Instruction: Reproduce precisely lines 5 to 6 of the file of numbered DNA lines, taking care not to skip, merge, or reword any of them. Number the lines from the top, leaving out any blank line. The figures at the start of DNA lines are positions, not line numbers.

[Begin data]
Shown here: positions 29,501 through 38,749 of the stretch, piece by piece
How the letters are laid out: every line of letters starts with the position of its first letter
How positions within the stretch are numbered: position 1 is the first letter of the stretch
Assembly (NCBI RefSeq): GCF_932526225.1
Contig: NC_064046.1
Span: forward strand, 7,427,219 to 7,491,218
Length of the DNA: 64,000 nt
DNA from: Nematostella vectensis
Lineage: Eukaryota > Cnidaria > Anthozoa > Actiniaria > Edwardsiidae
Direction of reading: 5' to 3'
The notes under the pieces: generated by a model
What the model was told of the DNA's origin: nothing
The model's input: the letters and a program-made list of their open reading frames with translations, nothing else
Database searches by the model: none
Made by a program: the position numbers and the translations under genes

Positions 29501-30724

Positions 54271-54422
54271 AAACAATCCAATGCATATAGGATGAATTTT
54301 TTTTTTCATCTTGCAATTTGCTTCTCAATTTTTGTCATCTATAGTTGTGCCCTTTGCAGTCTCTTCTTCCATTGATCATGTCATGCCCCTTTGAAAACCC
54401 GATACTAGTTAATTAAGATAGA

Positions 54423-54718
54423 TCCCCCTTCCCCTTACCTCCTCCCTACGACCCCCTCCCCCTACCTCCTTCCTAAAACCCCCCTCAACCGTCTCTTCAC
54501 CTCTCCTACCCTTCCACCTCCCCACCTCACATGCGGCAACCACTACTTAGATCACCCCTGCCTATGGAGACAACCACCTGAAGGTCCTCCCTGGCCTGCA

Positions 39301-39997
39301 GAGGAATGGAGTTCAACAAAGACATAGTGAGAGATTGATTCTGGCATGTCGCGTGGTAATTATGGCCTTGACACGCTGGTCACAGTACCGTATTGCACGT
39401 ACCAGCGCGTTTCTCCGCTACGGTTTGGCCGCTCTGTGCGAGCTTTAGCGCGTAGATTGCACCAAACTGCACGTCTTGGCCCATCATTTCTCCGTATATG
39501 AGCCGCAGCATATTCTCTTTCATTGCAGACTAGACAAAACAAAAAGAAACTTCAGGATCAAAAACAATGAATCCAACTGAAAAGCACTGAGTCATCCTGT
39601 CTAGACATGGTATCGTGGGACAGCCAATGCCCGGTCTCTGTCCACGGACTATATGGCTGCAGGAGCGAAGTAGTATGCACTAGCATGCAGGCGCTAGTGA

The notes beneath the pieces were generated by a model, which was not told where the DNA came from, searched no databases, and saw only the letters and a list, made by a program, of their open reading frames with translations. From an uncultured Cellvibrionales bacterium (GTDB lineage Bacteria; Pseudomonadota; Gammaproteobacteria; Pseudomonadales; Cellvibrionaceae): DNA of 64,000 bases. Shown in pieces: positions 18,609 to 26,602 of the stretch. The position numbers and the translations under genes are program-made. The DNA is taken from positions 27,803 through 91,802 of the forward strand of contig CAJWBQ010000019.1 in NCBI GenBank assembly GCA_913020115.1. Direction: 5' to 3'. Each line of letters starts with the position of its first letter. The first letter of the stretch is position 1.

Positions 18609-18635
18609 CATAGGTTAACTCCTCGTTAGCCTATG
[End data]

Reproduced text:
Contig: NC_064046.1
Span: forward strand, 7,427,219 to 7,491,218